If you want to get a proposal rejected, then you must convince a majority of the MEPS attending the session to vote against it. The right for MEPs to vote is a personal right which means that they cast their votes individually and in person. If they are Members of a party, which most of them are, then they are likely to hold similar views on particular issues, but they are not allowed to be forced to keep to a party line. So if you can convince individual MEPs that your arguments regarding a particular proposal are valid, then they would be free to support you in getting a proposal amended or rejected.

How many MEPS would you need to convince?

There are 736 MEPs in total. The quorum to make a vote valid is one third of the total, i.e. 245 MEPs. Therefore in an easiest case scenario you would need to convince 123 of them or more that a proposal was fundamentally flawed. However, in reality, more than a third of MEPs usually turn up to the plenary session, so if you wished to err on the side of caution you would probably need to presume that the plenary was in full session and all the MEPs were present. If that were the case, you would need to convince 369 MEPs or more that a proposal should be rejected.

From 2009-2013 each country has the following number of MEPS.

Belgium   22
Cyprus   6
Czech Republic   22
Denmark   13
Germany   99
Greece   22
Spain   50
Estonia   6
France   72
Hungary   22
Ireland   12
Italy   72
Latvia   8
Lithuania   12
Luxembourg   6
Malta   5
Netherlands   25
Austria   17
Poland   50
Portugal   22
Slovakia   13
Slovenia   7
Finland   13
Sweden   18
United Kingdom   72
TOTAL   736

You should first of all draft a paper detailing your objections to the proposal.   The UK Cabinet Office Regulatory Impact Unit has a website devoted to regulatory impact assessments, which is an extremely useful source of information (not just for UK-based organisations and businesses). The site covers in detail what information is considered when assessing a proposal, and this forms a good basis for the necessary range of factors you will need to cover in your arguments.   The Cabinet Office web address is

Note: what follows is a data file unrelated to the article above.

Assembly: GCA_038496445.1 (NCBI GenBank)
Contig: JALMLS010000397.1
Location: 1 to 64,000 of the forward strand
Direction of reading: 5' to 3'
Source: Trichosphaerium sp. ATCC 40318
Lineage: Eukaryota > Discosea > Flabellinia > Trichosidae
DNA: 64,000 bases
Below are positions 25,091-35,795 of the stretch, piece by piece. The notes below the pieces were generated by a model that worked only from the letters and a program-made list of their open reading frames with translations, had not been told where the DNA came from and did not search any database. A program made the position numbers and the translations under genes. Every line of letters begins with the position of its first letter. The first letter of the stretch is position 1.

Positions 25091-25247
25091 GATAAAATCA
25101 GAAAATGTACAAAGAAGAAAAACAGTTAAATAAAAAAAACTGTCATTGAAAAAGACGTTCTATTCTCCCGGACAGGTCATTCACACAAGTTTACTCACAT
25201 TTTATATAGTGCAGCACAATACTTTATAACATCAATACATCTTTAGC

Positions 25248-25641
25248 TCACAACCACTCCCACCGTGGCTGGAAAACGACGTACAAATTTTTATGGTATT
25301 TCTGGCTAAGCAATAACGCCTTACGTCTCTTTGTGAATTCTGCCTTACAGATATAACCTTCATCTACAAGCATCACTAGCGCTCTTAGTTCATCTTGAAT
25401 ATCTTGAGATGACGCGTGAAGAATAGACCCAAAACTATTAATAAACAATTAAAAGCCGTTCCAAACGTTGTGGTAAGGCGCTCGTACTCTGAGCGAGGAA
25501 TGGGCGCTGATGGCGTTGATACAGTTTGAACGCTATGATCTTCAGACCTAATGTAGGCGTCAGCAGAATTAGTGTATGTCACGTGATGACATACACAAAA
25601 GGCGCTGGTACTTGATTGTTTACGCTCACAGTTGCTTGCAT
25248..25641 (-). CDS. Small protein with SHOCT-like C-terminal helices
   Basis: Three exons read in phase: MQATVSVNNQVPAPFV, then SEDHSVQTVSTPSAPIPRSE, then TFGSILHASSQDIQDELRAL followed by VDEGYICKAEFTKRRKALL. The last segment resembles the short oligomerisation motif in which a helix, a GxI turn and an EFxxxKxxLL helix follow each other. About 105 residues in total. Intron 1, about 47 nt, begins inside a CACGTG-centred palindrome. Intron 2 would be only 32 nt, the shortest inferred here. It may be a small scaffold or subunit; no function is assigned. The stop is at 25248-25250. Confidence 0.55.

Once you´ve prepared your own regulatory impact assessment i.e. you´ve worked out how it is going to affect you, your members, or your business, and if you´ve decided that you want to try and get the proposal rejected outright, then you should start to contact similar organisations to yours in other EU countries, ideally in every EU country. You may find it useful to read the articles under the "How do I?" section of the website, which give tips on what to think about when building alliances.

If you look at the above list of MEPS you will see no one country is dominant. So the only way you are going to have a proposal rejected is to build as many alliances as you can across Europe. You can use the forums on our website as a central debating/coordinating point for that purpose, in fact that is one of the reasons they are there.

Bear in mind that whilst big countries individually have more MEPs, you cannot ignore the smaller countries because in total they carry just under half of the votes available.

Once you become aware that the proposal you are concerned about is due to be discussed and voted on at the plenary, you would then contact all the organisations across the EU that you had built alliances with, and get them to contact their national MEPs with your alliance´s objections, with a view to getting the necessary 369 MEPs voting against. You will need to make a proper case to the MEPs and convince them that they should vote against it.   You can get the MEPs contact details from our site.

It would then be voted on at the plenary session. If a Commission proposal fails to secure a majority of the votes cast, the President of the European Parliament will contact the Commission and ask them to withdraw the proposal. If the Commission does so then the proposal is formally rejected, and the legislative procedure stops there.